December 18, 2014

Flaxseeds Chutneypudi | ಅಗಸೆ ಬೀಜ ಚಟ್ನಿಪುಡಿ | Condiment recipes

ಅಗಸೆ ಬೀಜ ಚಟ್ನಿಪುಡಿ or Flax seeds chutney pudi is one of a very flavourful chutneypudi. Like in my earlier post on Bangalore style Chutney pudi, this condiment is a favourite with Akki Rotti or any flattened bread. Chutneypudi is one condiment that never goes out of style, and I keep looking for ideas that make it better. Flax seeds needs no introduction to the blogging world - rich in fibre and great for the heart and blood, its also used as an egg replacer in many recipes. I also have another variation called Godhi Chutneypudi (flavoured powder with wholewheat)

Today's post is the 2nd in the One State-3 cuisines series of Blogging Marathon #47, we read so much about the Malnad Cuisine yesterday, and today we move to South Central Karnataka which boasts of delicacies like Avarekaalu Akki Thari uppittu (field beans Upma),  Obbattu. , Majjigehuli, Mysore Masala Dosa, KosambariDavangere Benne DoseChutneypudiRagi Mudde, Maavinakaayi Chitranna, Mysorepak etc. 

Green chillies, garlic and onion are used very sparingly in this cuisine (traditionally speaking), although most households use them now. Jaggery is also used extensively in making Rasam, Puliyogare etc and as I hail from this region, it took the DH quite some years to understand why I was using jaggery in almost all curries / rasam too. Its mostly to round off the bitterness or acidity or heat / pungency from other ingredients. The method of serving food in a thali is also particular to this region and is described here in this elaborate post of Obbattu

Also as the temperature is quite temperate / cool most of the year, vegetables are used extensively in cooking, as is coconut too. Today's post is a super yum condiment thats sure to tickle ur palate. I have modified Prathibha's recipe a bit, but thanks to her for a wonderful variation of Chutneypudi. We enjoy it with Idli / Dosa / Rotti

Prep time : 15 mins | Roasting and powdering time : 15 mins
Makes : Approx 200 gms of the Spice Powder
Stays : Upto 1 month without refrigeration, use dry spoon for every use

Agase beeja Chutneypudi - flaxseed spice powder
Cuisine : Karnataka, type : Condiment, Spice level : Moderately spicy

  • Flax seeds - 3/4 cup
  • Bengal gram (channa Dal) - 1/3 cup
  • Urad Dal - 2 TBSP
  • Coriander seeds - 3 TBSP
  • Cumin seeds - 1 tsp
  • Copra / dry coconut - grated - 1/2 cup
  • Byadgi / kashmiri red chillies - 10
  • Pandi / hot red chillies - 6 to 8
  • Curry leaves - 1/2 cup packed
  • Asafoetida - 1/2 tsp (if powdered)
  • Tamarind - medium lemon sized
  • Jaggery - same quantity as tamarind
  • Salt - to taste
  • Oil - 1 TBSP

  1. Wash flax seeds under running water in a sieve, drain immediately.
  2. In a hot dry kadai (pan), dry roast this wet flax seeds for 2-3 mins till it dries up and starts spluttering. Transfer to a plate. 
  3. Now dry roast all ingredients separately in the same order as listed (except for the chillies, jaggery and tamarind). Transfer to another plate.
  4. Now add the oil, and roast the chillies for 1-2 mins till they get glossy, transfer, and in the remaining oil toss the tamarind for 45 - 60 seconds till it gets crispy.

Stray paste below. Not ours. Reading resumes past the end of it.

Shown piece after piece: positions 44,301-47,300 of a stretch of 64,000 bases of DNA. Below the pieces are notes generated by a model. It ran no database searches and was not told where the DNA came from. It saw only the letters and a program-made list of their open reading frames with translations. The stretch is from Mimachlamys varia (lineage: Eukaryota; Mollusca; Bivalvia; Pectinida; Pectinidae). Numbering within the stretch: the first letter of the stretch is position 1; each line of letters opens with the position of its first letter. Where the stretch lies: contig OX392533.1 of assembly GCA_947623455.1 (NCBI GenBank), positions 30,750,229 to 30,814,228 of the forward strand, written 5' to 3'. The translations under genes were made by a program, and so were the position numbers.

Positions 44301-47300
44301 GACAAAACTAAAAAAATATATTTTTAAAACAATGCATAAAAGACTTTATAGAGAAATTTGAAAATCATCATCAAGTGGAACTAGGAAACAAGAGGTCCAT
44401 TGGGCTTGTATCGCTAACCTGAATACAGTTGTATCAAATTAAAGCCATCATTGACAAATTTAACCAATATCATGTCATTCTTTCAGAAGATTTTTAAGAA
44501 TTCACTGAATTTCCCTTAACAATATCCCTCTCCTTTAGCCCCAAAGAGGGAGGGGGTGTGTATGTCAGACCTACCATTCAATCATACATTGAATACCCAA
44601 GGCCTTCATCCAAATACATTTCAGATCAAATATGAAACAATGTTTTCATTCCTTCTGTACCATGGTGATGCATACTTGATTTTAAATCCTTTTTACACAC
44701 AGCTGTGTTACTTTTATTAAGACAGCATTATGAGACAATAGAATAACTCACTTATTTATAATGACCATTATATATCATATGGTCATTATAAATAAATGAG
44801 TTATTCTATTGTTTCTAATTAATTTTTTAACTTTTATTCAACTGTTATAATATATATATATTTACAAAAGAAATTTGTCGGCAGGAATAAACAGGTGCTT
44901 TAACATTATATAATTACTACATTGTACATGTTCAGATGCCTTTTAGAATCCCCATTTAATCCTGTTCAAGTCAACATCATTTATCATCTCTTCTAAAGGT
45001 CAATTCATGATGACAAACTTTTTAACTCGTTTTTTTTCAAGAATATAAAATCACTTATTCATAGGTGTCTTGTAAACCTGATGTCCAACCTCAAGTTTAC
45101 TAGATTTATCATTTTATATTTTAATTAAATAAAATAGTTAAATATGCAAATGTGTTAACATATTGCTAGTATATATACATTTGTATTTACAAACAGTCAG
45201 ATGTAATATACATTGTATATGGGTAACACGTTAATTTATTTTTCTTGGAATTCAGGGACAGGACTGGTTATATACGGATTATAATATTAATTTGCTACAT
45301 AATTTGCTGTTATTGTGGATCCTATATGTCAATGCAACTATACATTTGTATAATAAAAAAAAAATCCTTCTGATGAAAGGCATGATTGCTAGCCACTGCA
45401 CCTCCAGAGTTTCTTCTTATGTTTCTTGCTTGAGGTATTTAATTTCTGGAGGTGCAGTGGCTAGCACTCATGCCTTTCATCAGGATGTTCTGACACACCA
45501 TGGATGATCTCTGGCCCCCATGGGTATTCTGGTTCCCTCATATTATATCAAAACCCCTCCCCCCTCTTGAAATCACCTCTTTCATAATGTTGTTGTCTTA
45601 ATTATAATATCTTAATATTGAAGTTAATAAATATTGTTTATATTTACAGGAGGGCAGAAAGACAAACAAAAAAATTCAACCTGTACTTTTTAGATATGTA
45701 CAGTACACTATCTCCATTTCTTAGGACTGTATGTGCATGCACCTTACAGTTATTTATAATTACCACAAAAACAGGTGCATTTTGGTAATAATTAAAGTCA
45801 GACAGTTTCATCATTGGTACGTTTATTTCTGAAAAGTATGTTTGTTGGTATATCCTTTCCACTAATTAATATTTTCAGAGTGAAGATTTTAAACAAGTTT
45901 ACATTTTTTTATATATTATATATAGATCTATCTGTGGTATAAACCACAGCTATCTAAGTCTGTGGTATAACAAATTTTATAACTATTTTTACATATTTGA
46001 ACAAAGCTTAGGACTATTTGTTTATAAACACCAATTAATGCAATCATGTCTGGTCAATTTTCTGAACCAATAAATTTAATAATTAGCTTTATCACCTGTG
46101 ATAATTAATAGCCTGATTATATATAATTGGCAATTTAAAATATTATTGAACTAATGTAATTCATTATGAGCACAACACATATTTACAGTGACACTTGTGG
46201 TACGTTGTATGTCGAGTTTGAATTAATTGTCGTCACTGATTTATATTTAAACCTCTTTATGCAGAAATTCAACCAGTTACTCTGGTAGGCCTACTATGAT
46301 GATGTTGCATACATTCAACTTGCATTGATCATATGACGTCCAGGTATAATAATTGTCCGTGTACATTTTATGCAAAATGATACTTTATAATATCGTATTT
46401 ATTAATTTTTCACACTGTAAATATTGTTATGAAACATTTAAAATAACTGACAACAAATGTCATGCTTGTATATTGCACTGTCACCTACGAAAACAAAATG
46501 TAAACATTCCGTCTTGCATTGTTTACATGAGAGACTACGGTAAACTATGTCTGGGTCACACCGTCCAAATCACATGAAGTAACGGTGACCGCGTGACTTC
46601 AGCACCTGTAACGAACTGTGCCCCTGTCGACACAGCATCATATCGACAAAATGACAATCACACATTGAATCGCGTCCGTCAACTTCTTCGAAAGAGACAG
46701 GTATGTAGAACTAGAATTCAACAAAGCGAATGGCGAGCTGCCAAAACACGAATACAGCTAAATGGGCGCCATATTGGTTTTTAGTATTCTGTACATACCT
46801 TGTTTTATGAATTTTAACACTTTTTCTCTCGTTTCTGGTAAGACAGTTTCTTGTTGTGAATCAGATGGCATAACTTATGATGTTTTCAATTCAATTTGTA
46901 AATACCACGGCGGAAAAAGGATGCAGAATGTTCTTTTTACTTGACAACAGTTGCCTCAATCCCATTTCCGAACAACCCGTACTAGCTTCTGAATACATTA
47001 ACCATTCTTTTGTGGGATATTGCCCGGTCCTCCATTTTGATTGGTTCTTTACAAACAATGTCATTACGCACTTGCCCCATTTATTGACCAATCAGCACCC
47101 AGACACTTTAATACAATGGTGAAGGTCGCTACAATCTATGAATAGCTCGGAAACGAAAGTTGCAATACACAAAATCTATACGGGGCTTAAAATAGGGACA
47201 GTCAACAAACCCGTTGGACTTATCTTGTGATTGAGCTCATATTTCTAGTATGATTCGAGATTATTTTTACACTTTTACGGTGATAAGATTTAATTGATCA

Grinding order:
  1. First grind flax seeds, tamarind, coriander seeds, jeera and chillies together. You would get a brownish mixture. 
  2. Now add asafoetida, salt, curry leaves and grind again to coarse powder.
  3. Lastly add copra, jaggery and just pulse for 10-15 seconds (too much grinding after copra is added will result in oil being released by copra).
  4. Check for salt and spices . Adjust if required.
  5. If you need some more spice, dry roast a tsp or two of kashmiri chilli powder separately for 15-20 seconds and then mix it once more.  
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December 17, 2014

Doddapatre Tambli - A Malnad Cuisine.. ದೊಡ್ಡಪತ್ರೆ ತಂಬ್ಳಿ | Easy side dish recipes

My home state – Karnataka. Karnataka cuisine – be it Jowari Rotti – Ennegayi, Akki RottiGasgase Payasaa (poppy seeds kheer), Bisibelebhath, Kharabhath, Obbattu, Puliyogare, Nucchinunde, Kobbari Mitai(Coconut Barfi)– yet it has zillions of dishes yet to be made and savoured. 

This week @ BM47, will present cuisines of Karnataka from three different parts of the state. We start with Malnad (or malenaadu – the hilly regions) region (the Northwestern and some parts of central Karnataka), consisting of Shimoga, Chickmaglur, and other districts. For those who have their roots in Karanataka, they would recall that this region has inspired many poets like Kuvempu et all to compose many masterpieces. 

The climate of this region is wet-temperate and its many flora and fauna provide inspiration both to the common man and poet alike. Malenaadu Sihi Kadubu (sweet dumpling), Tambli (curd based chutney), Hasikobbari etc are hot favourites.Needless to say, the lush greens of this region also provide for excellent coffee (chickmaglur variety) to make homebrewed filter coffee.

Malnad beauty : Pic courtesy

 The Malenadu of Karnataka can be culturally (on basis food culture) can be clearly divided as South Malnad comprising Northern Somawarpete in North Kodagu, Sakaleshapura, Mudigere, southern part of chickamagaluru taluk and western part of Belur and Alur taluks in Hassan. Central malnad consisting of chickamagalur, Koppa, malnad region of Shivmoga, and western ghat regions of Uttara Kannada. (source : Wiki)